It's not very often – that is, to say, it's almost never – that I find myself talking about comics during my writing (which is unfortunate, since doing so more often would certainly make for more interesting reading on some topics).
Today, however, is one such occasion where the subjects of comics and legal developments intersect in the form of Marvel v. Kirby, which has been appealed to the U.S. Supreme Court. Although the high court has yet to agree to review the case, but the amicus are already lining up supporting certiorari.
The creations of Jack Kirby are the central issue of the case. Anyone familiar with comics already knows that Jack Kirby created some of today's most iconic Marvel Comics characters, including Captain America, Thor, the Hulk, the Avengers, the Fantastic Four, and the X-Men (Kirby also created some less-known characters for DC Comics).
Copyright to all of those characters created by Kirby and more are held by Marvel. Seeking to change that, heirs to Kirby's estate (his four children) served terminations notices on various Marvel entities in September of 2009. These termination notices were sent pursuant to section 304(c)(2) of the Copyright Act of 1976, which gives an author (or his heirs) the right to terminate any exclusive or nonexclusive license or transfer of copyright. These notices related to 262 works in total, including all of the major moneymakers for Marvel listed above.
That's right: These notices meant that Marvel was facing having its most lucrative intellectual properties stripped away from it.
In January 2010, Marvel filed for a declaratory injunction that the Kirbys have no termination rights under section 304(c)(2), and that the termination notices are thus ineffective. After discovery was completed, the court granted Marvel's motion, finding that Jack Kirby's creations were "made for hire."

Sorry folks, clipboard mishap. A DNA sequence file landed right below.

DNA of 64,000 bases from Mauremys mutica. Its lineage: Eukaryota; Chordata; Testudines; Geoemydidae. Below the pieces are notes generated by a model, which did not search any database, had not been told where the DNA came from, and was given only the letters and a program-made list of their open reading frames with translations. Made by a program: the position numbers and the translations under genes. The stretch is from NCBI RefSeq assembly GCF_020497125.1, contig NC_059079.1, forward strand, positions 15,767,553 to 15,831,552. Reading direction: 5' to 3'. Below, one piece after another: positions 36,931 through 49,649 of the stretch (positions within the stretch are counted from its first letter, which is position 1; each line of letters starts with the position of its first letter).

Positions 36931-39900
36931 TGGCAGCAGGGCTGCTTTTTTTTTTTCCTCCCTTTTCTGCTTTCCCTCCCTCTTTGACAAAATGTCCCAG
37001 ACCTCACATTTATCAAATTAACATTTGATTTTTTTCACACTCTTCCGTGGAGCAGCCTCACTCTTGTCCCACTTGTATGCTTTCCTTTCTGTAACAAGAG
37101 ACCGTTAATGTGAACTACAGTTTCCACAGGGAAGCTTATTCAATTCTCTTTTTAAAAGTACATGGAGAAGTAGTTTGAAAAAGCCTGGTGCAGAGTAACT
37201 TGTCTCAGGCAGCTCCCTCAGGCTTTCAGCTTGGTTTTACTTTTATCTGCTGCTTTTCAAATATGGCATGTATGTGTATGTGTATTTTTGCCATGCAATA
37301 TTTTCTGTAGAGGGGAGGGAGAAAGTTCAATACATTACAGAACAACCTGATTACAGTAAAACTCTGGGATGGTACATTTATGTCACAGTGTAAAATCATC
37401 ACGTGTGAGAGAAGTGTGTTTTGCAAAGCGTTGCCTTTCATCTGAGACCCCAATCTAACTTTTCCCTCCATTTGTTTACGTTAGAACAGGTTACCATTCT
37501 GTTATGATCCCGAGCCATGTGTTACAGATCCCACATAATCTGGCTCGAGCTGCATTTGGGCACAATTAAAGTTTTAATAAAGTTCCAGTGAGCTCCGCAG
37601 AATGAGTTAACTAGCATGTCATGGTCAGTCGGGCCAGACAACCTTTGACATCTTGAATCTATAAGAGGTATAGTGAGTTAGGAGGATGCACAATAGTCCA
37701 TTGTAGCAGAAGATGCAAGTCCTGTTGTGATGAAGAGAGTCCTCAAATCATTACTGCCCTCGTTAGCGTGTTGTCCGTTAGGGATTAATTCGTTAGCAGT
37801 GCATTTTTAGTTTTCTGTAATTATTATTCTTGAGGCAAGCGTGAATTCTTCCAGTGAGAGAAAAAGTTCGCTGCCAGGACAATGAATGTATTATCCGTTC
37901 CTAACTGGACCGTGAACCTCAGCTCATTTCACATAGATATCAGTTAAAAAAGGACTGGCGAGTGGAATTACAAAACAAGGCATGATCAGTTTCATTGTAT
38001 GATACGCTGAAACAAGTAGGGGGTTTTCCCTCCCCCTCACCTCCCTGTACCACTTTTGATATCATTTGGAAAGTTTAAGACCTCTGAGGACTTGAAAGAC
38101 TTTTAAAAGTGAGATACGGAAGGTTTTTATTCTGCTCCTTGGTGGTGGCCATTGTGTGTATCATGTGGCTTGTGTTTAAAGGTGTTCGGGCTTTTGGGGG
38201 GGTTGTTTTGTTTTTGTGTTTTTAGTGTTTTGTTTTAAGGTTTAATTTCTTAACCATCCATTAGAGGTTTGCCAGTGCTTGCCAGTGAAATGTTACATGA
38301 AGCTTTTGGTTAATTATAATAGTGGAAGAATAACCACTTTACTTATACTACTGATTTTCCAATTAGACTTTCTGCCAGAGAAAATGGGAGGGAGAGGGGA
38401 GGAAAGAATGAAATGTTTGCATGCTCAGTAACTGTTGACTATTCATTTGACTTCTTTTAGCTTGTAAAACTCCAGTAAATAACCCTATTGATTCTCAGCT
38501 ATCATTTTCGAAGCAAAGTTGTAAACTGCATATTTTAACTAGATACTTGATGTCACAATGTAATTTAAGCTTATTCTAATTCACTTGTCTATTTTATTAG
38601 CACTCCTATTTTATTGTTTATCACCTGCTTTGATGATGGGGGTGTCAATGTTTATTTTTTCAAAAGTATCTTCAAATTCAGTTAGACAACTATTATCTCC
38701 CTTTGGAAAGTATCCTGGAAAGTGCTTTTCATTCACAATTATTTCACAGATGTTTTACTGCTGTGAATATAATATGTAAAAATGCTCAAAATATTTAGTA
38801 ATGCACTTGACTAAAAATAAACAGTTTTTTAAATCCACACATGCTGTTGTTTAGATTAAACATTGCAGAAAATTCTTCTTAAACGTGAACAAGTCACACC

Under the "made for hire" doctrine, the law treats the financial backer of the author-in-fact as the actual author. Thus, since Kirby's works were deemed to be "made for hire" for Marvel, the law treats Marvel as the author of the works – meaning that Kirby is not legally the creator of these properties and, thus, has no termination right to them.
The district court case came out of federal court in the Southern District of New York, which, as part of the Second Circuit, uses the "instance and expense" test to determine whether a work is "made for hire." Under this test, a work is made for hire if "the motivating factor in producing the work was the employer who induced the creation" and the employer has the right to "direct and supervise the manner in which the writer performs his work."
The district court found that the evidence was "overwhelming" that Kirby's works were created at Marvel's instance and expense, and the Second Circuit affirmed on August 8, 2013. The Supreme Court is set to consider the case in its September 29, 2014 conference.
Obviously, the prospect of Marvel of losing ownership of the majority of its properties would be the most direct and significant outcome of a ruling in the Kirbys favor. But such a decision would make a far larger impact beyond Marvel's properties – indeed beyond the comic world at large. Such a ruling could grant termination rights to vast numbers of authors of works currently owned by large corporations thanks to "made for hire" relationships.
Would this spell financial ruin across multiple industries? Almost certainly not, especially in regards to works after January 1, 1978, for which the Supreme Court has held that the "instance and expense" test does not apply.
However, even for the industries that would be impacted, financial ruin is a remote possibility. What would happen is that authors and artists would find themselves able to pursue termination of copyright from the respective companies that currently own their created works. Those companies may – and, of course, would – renegotiate for the copyright, or even just the license, to those works.
Unfortunately for the Kirbys, the Court is unlikely to bring about such a radical legal change, and will either affirm the Second Circuit, or find a narrower way to rule on the matter that may give the Kirbys some relief, just not the relief that they are looking for.
If that happens, there will not likely be any major changes to the legal landscape, and the case will find itself to be primarily a historical interest alongside the legal battles of Superman co-creators Joe Shuster and Jerry Siegel.
We'll have a better understanding of the path that this case will take after the Court looks at it on September 29.
Jeremy Byellin is a practicing attorney in the state of Minnesota and a writer for the Westlaw Insider blog. His articles for the blog cover a wide range of legal topics, with a specific focus on major legal developments and cyberlaw.